Ray Friesen is a California-based cartoonist who has created some self-published comics — which he says he don’t count anymore. What he does count are his graphic novels, which include YARG!, Another Dirt Sandwich, and A Cheese Related Mishap, which was named one of the American Library Association’s Top Ten Graphic Novels of the Year for Kids.
His brand new graphic novel, Cupcakes of DOOM!, has just been released. In addition to all that graphic noveling, he also does a daily strip, The Rambunctious Ramblings of Tbyrd Fearlessness, on his website www.DontEatAnyBugs.com.
Question 1: When did you first decide that you wanted to create your own comics for a living?
When I was about eleven, when I drew my own comics, made copies of them, and made my friends buy them, and realized this was pretty darn cool.
Question 2: Who has had the biggest influence on you outside the comics industry, and how did they affect your life?
Does the animation or film industry count? Probably not. Howzabout… My Mom! She’s a sculptor, and has always encouraged me to follow my creativity and work hard, but also if I’m not having fun, than what’s the point?
Question 3: Who has had the biggest influence on your comics career, and how has that person changed your work?
I was fortunate enough, when I was twelve, to have a fan comic I wrote and drew published in Futurama Comics by Bongo — they invited me to their studio, I got to meet Matt Groening and some of the voice actors — who in fact, acted out my comic for me! — and then the Bongo Guys themselves, Bill Morrisson, Terry Delegeane, Bob Zaugh, Jason Ho, Nathan Kane, mostly, but some of the other guys and gals were floating around too — they showed me some lettering and coloring tipniques, and were so incredibly nice, I knew I wanted to be in comics surrounded by fun people like them forever, plus three extra days beyond forever.
Sit in my underwear, eat candy and watch cartoons, sometimes for weeks. Doesn’t everyone?
Question 5: Describe your typical work routine.
I wake up whenever I feel like it — because I also go to bed whenever I feel like it, usually this is 10:00 AM and 2:00 AM respectively — and forage for breakfast. I drive to my studio, which is the back of a t-shirt shop, I do graphic and web design for them part time — I want comics to provide my entire income, but sadly it’s not enough yet — and work on various projects, drawing comics, or doing boring business stuff like phone calls and emails and shouting.
I go to the gym every day, because of all the aforementioned candy eating, then come back to the office, and work until I can’t stand it anymore — 2:00 AM again! I don’t have much of a social life; my girlfriend is online. She’s awesome, we’ve visited, and I have plans to relocate to the geographical location in which she lives. And all my real life friends have either ,one, died in mysterious circumstances, two, joined the army, or three, grown a beard and pretend the don’t know me, so it all works out.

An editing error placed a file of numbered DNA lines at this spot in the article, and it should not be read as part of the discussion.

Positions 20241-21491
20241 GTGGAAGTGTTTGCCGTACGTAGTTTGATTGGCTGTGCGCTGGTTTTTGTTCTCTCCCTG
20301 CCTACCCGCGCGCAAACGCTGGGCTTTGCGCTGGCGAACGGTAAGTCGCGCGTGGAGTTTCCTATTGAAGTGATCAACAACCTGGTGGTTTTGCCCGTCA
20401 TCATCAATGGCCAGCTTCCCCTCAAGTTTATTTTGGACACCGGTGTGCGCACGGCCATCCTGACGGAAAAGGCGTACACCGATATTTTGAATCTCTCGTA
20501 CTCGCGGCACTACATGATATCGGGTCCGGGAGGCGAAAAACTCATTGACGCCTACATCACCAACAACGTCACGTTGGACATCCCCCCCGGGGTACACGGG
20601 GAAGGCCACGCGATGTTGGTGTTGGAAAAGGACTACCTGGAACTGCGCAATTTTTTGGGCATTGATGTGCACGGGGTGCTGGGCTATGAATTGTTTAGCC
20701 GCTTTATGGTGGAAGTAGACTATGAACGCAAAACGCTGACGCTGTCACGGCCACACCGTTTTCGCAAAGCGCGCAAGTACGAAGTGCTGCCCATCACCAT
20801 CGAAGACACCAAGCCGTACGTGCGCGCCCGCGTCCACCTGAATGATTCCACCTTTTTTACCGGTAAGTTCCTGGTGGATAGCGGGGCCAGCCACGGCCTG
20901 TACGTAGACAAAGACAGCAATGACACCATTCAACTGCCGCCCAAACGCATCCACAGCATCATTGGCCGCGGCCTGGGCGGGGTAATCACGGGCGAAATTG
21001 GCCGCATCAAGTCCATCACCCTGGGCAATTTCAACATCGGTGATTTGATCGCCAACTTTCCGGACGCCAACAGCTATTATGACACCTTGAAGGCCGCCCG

Question 6: What writing, drawing, or other tools do you use?
Paper, pencils, pens, computers, pixels, rams, megs, erasers, silly hats and the occasional lobster. For lobster related reasons.
When I hold the first copy of my brand new book in my hand, the culmination of all those months of work, and I can just sit around grinning and revelry-ing in my own smugness.
Question 8: What has been the most rewarding project in your professional career – in or out of comics – and why?
Well, if you’re considered a professional artist when you start getting paid for your work, I’ve been a professional since I was four-years-old. There is a big wind energy company where I live — its very breezy — and when I was four, they had me draw for them a cutesy scene of animals and windmills and the legend “clean energy for everyone” They used that image for promotion everywhere. T-shirts, posters, banners, really fun inflatable hammers that you could whack people with and it wouldn’t hurt very much, the sides of all their truck, for about a year, I could see something I had done all over the place. Boy, that inflated my ego a bit, I’ve been trying to top that success every since. Reputedly, Vice President Gore even had a big print of my image framed in his office.
Question 9: We’ve all met very talented newcomers who are trying to get their first professional projects. What’s the best advice you’ve ever heard given to a promising new creator?
Besides drawing or writing as much as you can — practice makes better! more practice makes more better! You’ll never be perfect, but you can become 99% perfect! — do everything you can to get people to read your work. With the Internet, its very cheap and easy to actually get your work out there where random people can stumble across it. They’ll criticize things — hopefully constructively — but the fact that your work is making some sort of mark on the universe will make you hungry for more and keep you motivated to keep drawing, which as I mentioned, you should be doing as much as you possibly can. Doodle, doodle, doodle! If your teacher says, “More math problems, less doodles on your paper,” buy a sketchbook!
Question 10: Time to get philosophical: What’s the most important “big idea” that you’ve learned in life – in or out of comics – and why is it important?
I’ve always been a rather solitary person, I’m not shy, I’m just not very outgoing. Trying to promote my works, book signings and conventions, has really helped me learn how to interact with people and be friendlier. I haven’t entirely got the hang of it yet — it still takes me 5 minutes to psyche myself up before making a phone call; what if I misunderspeak and they hate me forever? — but getting out in the open has really helped rub off raw edges.
Also, it never hurts to try and make the world more interesting — I’m in favor of interesting things. Never be afraid to look silly! Giant pirate hats are cool! Although that’s my thing, find your own shtick!